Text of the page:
Beer smuggling is costing the UK up to £500m in tax fraud each year and tighter controls must be put in place, MPs have warned.
The All-Party Parliamentary Beer Group conducted a two-month inquiry into beer tax fraud and found that the trade in illicit beer had a "corrosive impact" on the industry.
Co-chair of the inquiry Andrew Griffiths MP said: "Smuggling beer into the UK from France has become a highly profitable business. As our duty differentials have increased, so, it appears, has the scale of the trade in illicit beer.
"We're not talking about chancers on day trips in white vans, so much as organised criminal gangs shipping lorry loads of beer through Dover every night, and netting £18,000 in duty alone each time. It's hurting legitimate businesses, as it's undercutting them on its way into the supply chain, and once it has permeated the UK market some retailers are stocking it unwittingly, and risking their licences and livelihoods in the process."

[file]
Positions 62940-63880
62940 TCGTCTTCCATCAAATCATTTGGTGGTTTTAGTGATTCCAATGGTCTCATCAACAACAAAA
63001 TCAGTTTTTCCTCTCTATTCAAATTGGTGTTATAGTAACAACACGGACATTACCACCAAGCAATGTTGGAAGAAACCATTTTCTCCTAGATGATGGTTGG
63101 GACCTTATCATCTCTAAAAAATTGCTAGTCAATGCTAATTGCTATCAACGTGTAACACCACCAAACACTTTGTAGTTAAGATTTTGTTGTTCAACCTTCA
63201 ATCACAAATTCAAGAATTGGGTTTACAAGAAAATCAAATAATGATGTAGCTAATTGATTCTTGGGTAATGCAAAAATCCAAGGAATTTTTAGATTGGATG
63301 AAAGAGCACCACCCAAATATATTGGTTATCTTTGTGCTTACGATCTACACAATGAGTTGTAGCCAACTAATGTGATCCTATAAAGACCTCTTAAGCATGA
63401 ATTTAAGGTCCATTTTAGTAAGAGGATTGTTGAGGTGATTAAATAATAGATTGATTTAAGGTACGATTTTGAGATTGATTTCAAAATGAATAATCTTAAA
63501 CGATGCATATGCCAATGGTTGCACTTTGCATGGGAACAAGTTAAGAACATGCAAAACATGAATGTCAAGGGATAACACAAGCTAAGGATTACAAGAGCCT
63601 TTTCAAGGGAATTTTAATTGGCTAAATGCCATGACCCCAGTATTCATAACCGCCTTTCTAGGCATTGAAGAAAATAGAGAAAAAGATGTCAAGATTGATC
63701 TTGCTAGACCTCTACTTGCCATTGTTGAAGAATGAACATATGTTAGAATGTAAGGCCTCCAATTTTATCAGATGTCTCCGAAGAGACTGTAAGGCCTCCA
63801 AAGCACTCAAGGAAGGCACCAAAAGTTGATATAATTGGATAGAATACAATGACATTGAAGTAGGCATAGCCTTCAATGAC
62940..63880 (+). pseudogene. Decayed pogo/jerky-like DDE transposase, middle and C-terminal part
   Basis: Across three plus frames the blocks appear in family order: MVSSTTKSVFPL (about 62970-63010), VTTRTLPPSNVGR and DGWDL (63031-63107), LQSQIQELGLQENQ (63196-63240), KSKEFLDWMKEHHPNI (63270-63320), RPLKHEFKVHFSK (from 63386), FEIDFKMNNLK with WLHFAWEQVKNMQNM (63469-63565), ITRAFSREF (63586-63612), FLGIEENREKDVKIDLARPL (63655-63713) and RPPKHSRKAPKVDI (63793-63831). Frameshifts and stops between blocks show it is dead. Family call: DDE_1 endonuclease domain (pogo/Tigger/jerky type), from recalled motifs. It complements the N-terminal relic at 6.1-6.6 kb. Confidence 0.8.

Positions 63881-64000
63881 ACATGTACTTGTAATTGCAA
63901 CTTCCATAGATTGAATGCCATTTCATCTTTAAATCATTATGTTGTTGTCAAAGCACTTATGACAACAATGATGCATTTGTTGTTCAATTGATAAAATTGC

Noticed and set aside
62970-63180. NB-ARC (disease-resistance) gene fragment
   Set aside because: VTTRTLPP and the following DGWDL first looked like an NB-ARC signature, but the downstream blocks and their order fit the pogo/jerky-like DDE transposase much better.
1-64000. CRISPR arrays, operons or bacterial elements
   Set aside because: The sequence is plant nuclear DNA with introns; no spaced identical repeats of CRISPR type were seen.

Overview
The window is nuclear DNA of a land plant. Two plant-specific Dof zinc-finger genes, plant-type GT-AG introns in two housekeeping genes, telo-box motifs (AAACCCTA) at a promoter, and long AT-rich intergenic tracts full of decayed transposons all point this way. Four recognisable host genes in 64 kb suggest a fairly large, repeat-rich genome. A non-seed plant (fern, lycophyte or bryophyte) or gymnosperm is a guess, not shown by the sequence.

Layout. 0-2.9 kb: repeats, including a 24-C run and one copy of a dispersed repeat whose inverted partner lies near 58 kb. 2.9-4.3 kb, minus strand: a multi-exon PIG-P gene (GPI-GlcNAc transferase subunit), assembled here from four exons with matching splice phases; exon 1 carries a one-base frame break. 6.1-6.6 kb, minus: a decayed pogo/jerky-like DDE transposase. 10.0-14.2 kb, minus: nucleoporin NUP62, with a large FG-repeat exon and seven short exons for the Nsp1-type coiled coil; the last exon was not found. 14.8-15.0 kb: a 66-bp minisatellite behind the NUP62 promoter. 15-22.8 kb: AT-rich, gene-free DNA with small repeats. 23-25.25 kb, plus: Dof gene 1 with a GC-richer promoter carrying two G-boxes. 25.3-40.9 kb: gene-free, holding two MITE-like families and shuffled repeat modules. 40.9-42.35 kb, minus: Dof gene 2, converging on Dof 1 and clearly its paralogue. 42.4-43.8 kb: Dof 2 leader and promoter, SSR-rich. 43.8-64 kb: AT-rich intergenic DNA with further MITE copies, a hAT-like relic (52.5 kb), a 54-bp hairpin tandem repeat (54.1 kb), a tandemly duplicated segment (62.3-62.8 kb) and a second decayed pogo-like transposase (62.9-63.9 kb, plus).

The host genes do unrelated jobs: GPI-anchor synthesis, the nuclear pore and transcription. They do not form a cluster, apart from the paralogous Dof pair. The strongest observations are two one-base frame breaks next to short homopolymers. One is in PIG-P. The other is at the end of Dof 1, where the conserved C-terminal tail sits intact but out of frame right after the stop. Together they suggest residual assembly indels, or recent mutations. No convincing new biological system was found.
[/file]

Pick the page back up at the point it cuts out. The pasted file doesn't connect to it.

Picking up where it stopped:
The inquiry found unanimous support for proposals to close a loophole in the supply chain in alcohol by introducing compulsory registration of wholesalers, and considerable scope for improved voluntary measures. It also found that existing enforcement was not as effective as it could be, that not all anti-fraud measures were being used to their full effect, and that better co-operation between HMRC and other authorities, and trade associations, could disrupt fraud significantly.
However, Griffiths added that duty stamps were not the way forward. "We came to the conclusion that introducing duty stamps would limit choice, add complexity and confusion, and possibly face a challenge in the European Union," he said.
By Kerstin Kühn
E-mail your comments to Kerstin Kühn here.
Looking for a new job? Find your next job here with Catererandhotelkeeper.com jobs